He worked so much of the day that he had no time or energy left for reading in the evening. He wore his clothes until they were rags. He economized in every way, yet he hadn't enough to meet his board bill. Times were bitter. In Sacramento the first shovelful of earth was dug for the railroad which was to join the East to the West and, so people said, bring good times. Henry George was doubtful. Why was it that the wealthier a country became, the poorer its people? Sphinx-like, the riddle taunted him.

Times grew even worse for him. He had married, and with work scarce and a family to support, he was frantic. The day his second baby was born, he had no money to buy food. He went into the street and walked along slowly, eyeing every passer. At last he picked his man, stopped him and spoke in a firm tone.

"I need five dollars. Will you let me have it?"

The man looked at him. "What do you want it for?"

"My wife is ill. I have nothing to give her to eat."

The stranger hesitated, then reached into his pocket.

"What would I have done," wondered Henry George afterward, "had he refused? I was desperate." He saw that poverty breeds criminals as well as beggars. That was why the riddle must be answered. "Yes," he thought. "The railroad will bring us wealth. Those who have, will have more; but the average person will be poorer. San Francisco will build its fine mansions; but along with them the slum will arise, the almshouse and the jail."

The riddle that stalked him threw him its last and fiercest challenge in the city of New York. Times had improved for him; he was now an editor of a San Francisco newspaper which had sent him East on business. New York fascinated him. He saw avenues lined with mansions, and people in coaches. But when he turned his head, he seemed to behold the skeleton beneath this fair complexion of things: homes worse than shacks in the hills, people gaunt and weary. He saw small dogs fed and housed, and little children in want. He saw men and women swathed luxuriously, and others without the daily crust of bread.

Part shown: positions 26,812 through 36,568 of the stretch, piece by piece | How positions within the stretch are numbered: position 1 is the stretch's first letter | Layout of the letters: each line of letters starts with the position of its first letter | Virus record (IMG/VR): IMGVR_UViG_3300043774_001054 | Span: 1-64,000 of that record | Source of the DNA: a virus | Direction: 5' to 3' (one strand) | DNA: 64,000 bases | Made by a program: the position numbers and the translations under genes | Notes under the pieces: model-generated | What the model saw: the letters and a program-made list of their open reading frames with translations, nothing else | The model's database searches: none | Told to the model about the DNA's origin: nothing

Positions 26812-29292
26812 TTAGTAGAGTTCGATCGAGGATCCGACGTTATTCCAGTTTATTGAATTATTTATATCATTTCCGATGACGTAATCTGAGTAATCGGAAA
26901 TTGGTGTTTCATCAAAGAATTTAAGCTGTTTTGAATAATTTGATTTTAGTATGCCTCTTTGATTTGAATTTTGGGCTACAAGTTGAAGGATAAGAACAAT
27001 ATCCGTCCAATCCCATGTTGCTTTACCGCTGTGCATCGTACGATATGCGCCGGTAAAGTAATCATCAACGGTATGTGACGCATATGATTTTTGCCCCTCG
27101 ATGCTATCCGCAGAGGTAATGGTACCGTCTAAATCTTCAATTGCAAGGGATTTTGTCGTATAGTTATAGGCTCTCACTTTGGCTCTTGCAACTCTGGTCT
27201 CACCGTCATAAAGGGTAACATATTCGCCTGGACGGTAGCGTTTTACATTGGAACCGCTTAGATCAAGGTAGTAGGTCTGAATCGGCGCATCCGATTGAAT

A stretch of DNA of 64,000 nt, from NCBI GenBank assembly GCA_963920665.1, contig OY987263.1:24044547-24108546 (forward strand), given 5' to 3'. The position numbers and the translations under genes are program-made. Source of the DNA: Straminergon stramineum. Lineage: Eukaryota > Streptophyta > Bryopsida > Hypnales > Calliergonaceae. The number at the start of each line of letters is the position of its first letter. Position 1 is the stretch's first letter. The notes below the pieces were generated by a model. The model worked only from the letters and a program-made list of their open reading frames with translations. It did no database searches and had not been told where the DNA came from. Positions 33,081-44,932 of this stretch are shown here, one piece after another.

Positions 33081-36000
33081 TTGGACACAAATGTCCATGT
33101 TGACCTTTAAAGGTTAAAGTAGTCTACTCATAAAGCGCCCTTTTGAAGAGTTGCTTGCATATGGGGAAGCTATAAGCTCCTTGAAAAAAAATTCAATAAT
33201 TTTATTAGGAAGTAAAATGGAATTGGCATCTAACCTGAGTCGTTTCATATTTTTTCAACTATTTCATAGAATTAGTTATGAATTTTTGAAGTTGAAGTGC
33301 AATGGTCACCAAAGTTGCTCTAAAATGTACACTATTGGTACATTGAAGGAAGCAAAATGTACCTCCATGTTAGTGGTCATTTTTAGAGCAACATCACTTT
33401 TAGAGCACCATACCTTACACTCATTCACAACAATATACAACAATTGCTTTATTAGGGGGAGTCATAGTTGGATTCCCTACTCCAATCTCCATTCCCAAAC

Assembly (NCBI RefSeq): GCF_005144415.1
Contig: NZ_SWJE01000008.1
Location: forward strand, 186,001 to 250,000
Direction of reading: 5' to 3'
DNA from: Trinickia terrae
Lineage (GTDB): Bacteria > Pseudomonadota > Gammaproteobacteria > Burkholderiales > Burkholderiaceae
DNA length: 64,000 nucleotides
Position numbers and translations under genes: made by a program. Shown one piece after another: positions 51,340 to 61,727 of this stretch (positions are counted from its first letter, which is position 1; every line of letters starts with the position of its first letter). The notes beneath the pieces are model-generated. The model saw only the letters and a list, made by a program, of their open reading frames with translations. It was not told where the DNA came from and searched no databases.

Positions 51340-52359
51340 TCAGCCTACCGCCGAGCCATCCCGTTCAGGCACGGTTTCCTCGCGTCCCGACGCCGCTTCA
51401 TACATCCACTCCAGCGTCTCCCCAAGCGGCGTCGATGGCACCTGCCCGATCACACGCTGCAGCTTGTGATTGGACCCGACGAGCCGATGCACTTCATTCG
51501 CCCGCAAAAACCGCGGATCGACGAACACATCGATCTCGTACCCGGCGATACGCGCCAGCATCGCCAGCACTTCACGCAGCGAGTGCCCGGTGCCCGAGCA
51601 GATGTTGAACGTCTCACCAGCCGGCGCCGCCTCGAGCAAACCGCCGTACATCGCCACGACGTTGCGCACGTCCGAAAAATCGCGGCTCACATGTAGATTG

"And yet," he thought, "there is enough wealth here for the needs of all."

When he was a boy of sixteen he had gone to sea. He had sailed up the Ganges in India, thrilled to be in the land of soft airs and dreamy luxury. At least so it was described in books. But the real India before him was a bitter disappointment. He saw the princely luxury of a few, saw jewels blaze in the trappings of elephants. But most human life he saw groveling in the dirt.

Now New York impressed him the same way.

His yearning for the sea had been inspired by the tales he had read, of missionaries who had gone abroad to spread Light and Truth among the benighted people of the earth.

Now he longed to become a missionary among his own people, to teach them to stamp out the disease of poverty.

Pity roused him to confront the riddle once for all time. "This riddle has its root somewhere. Wealth and want spring from the same seed," he believed. This seed he must find. Then, taking humanity by the hand, he would lead them to it, that they might destroy it. Although he had quit school before his fourteenth birthday, he had never stopped studying. Now he assigned to himself the problem: Why do a few people have so much, and most people so little?

A man of thirty, small and erect, with a full sandy beard and alert blue eyes, had undertaken to answer the riddle of the ages.


One afternoon, not long after his return to San Francisco, he took his horse for a gallop in the country. The clear stretch of wild land refreshed him; the jolting of his mount threw off him the cares of the day. Far in the distance he seemed to see a row of ties and poles bobbing past: the railroad was finished. The ground beneath his mustang's hoofs was wild, but no longer free. It belonged to someone now. Everyone was in a rush to buy land. The railroad, people said, would raise its value. Buy land and hold it, they advised.

The mustang was panting and his rider drew in the reins. As they halted, a teamster happened along, and he, too, stopped.

"What's land worth around here?" asked Henry George.

The teamster pointed to some cows grazing in the distance. "That man wants a thousand dollars an acre."

Something clicked in the mind of Henry George, like a door opening wide. He was dazed with the flood of light that streamed in over him, dazed with the sight of the thing he had been looking for: the answer to the riddle.

Home he charged. He had to be alone to work it out. He had hold of the bare idea. That man who wanted one thousand dollars an acre, for his land — what had he done to earn that money? Nothing: he was just shrewd enough to foresee that more and more people would settle around his land. Land is the one thing you cannot create. Those people would need his land; he could raise the price of it.